4 out of 4 stars
Share This Review
The Adventures of Tanner Bean was written and narrated by Michael Flipps. In the audible book format, the author spoke in a slow and clear pace as if he was reading to his own grandchildren.
Tanner Bean was 12-years-old and liked riding his bike and playing with friends. Popping wheelies and making long skid marks with a bicycle were some challenges and records that Tanner wanted to do. After seeing a red bicycle in the store window, he just knew he needed that bike! He was willing to earn money to buy it, but when the neighborhood bully, Corky, showed up, things got complicated. How would Tanner work through the difficulties and disappointments of his plans to earn enough money? Would Tanner need a miracle? Would he ever get the new red bike he so badly wanted?
I best liked that this book brought back good memories of my own childhood. I liked that I could relate to Tanner’s story of growing up in the 70s where the neighborhood kids played outside, rode banana seat bikes, bought penny candy, and did odd jobs and chores. I also really liked the author’s dad’s poem that was included at the end of the book. The poem rhymed well and told a story. This poem inspired the author to write his story of Tanner.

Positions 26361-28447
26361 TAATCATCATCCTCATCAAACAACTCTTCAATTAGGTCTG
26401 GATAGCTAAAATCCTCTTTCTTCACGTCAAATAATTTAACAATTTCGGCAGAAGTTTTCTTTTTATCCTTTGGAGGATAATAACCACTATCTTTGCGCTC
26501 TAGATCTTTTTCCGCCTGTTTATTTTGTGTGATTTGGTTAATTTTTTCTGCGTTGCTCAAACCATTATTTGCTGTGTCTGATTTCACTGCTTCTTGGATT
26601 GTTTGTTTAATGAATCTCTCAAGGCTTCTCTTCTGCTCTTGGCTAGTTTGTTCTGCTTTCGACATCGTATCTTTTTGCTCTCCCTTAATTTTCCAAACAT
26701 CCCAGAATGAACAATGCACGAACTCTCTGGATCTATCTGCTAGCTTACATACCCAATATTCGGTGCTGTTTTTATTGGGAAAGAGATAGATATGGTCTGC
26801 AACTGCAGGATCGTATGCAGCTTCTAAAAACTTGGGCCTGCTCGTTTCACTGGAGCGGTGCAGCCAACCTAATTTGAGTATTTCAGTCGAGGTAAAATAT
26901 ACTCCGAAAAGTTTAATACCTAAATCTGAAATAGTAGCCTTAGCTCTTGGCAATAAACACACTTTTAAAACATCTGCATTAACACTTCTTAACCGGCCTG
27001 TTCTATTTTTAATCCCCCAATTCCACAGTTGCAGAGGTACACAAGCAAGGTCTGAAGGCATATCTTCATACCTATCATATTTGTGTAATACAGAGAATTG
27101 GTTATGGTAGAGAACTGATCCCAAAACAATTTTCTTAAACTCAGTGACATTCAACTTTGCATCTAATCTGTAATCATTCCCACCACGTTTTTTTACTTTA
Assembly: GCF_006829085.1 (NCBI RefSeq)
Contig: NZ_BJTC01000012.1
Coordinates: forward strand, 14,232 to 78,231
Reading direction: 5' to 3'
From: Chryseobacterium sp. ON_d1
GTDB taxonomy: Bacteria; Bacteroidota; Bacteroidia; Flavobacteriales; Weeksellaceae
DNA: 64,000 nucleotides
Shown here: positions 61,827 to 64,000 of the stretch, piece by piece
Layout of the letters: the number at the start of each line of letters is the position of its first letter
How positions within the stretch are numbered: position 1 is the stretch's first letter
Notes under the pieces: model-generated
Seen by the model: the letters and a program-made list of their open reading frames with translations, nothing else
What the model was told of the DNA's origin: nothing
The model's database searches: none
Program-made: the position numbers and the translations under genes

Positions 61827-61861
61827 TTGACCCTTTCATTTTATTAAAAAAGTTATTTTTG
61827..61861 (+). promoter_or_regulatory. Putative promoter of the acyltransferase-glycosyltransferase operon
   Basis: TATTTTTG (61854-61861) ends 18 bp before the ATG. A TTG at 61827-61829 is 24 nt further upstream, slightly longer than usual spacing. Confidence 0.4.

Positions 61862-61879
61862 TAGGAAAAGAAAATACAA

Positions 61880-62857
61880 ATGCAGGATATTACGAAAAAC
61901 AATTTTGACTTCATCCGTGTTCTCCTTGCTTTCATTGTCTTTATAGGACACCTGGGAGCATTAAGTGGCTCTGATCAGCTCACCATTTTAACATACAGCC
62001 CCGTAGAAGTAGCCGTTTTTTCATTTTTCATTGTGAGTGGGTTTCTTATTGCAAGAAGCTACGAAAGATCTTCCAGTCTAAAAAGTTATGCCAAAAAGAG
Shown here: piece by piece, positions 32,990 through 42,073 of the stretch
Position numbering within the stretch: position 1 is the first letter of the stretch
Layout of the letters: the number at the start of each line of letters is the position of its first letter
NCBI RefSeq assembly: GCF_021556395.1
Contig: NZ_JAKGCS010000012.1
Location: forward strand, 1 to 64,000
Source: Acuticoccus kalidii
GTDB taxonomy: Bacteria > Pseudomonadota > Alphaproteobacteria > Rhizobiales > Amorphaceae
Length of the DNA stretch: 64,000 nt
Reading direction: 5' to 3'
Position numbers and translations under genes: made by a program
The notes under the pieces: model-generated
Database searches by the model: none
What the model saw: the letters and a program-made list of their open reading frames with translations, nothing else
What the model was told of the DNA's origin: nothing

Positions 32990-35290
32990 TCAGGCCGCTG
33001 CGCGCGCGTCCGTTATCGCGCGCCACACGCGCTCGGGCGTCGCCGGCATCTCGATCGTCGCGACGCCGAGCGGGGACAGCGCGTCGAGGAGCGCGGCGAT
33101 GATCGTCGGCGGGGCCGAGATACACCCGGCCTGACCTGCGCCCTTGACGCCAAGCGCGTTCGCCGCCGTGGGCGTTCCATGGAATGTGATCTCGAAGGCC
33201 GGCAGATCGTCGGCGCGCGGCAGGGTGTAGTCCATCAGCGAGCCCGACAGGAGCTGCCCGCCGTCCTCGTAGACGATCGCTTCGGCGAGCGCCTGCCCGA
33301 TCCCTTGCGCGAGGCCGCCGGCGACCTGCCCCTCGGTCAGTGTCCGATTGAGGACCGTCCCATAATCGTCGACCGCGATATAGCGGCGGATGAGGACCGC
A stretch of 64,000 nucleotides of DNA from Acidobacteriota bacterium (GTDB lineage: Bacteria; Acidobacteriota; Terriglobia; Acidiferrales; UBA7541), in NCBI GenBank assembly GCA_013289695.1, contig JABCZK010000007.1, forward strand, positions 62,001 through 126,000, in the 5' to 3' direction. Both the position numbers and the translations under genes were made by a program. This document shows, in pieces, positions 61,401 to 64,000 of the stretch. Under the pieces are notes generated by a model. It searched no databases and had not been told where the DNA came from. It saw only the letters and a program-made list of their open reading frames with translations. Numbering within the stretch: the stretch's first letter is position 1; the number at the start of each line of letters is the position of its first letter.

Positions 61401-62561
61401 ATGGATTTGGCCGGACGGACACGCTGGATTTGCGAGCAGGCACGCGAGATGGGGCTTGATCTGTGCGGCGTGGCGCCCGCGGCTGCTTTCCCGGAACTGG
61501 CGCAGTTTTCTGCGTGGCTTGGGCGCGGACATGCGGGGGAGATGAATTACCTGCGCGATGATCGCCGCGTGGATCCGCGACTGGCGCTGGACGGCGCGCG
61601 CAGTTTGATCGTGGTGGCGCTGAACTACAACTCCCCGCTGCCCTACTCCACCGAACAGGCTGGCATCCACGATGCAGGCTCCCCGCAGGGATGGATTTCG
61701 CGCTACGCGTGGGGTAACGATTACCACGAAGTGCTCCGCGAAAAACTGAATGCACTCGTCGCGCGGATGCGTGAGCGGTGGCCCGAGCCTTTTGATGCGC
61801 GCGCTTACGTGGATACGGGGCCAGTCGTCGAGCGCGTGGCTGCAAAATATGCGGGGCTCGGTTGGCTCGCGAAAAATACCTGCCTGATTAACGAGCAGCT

I least liked how TJ’s parents seemed too strict about TJ doing what was right immediately when TJ and Tanner actually decided on their own to do what was right during one particular episode of the book. I do not want to give anything away, but I was a bit surprised at the parent’s overly strong reactions to the situation.
I rate The Adventures of Tanner Bean by Michael Flipps 4 out of 4 stars. The audible book was edited well, as I noticed only one error. Each word was pronounced clearly by Flipps as he read the story. The author brought to life the characters of Tanner, TJ, and Corky in this simple straightforward story with examples of good work ethics, outdoor fun with friends, and doing the right thing in tough situations.
Young children would like this book the best, as I can picture grandparents reading to them. The nostalgia the book may bring to the grandparents could build a bridge to the younger generations. I agree with the author that this book is suitable for the eight to ten-year-old age group. Older teens that prefer a lot of action in stories may not be too interested in a typical summer in the life of a 12-year-old boy from the 1970s found in this book.
The Adventures of Tanner Bean
View: on Bookshelves | on Amazon
Like LV2R's review? Post a comment saying so!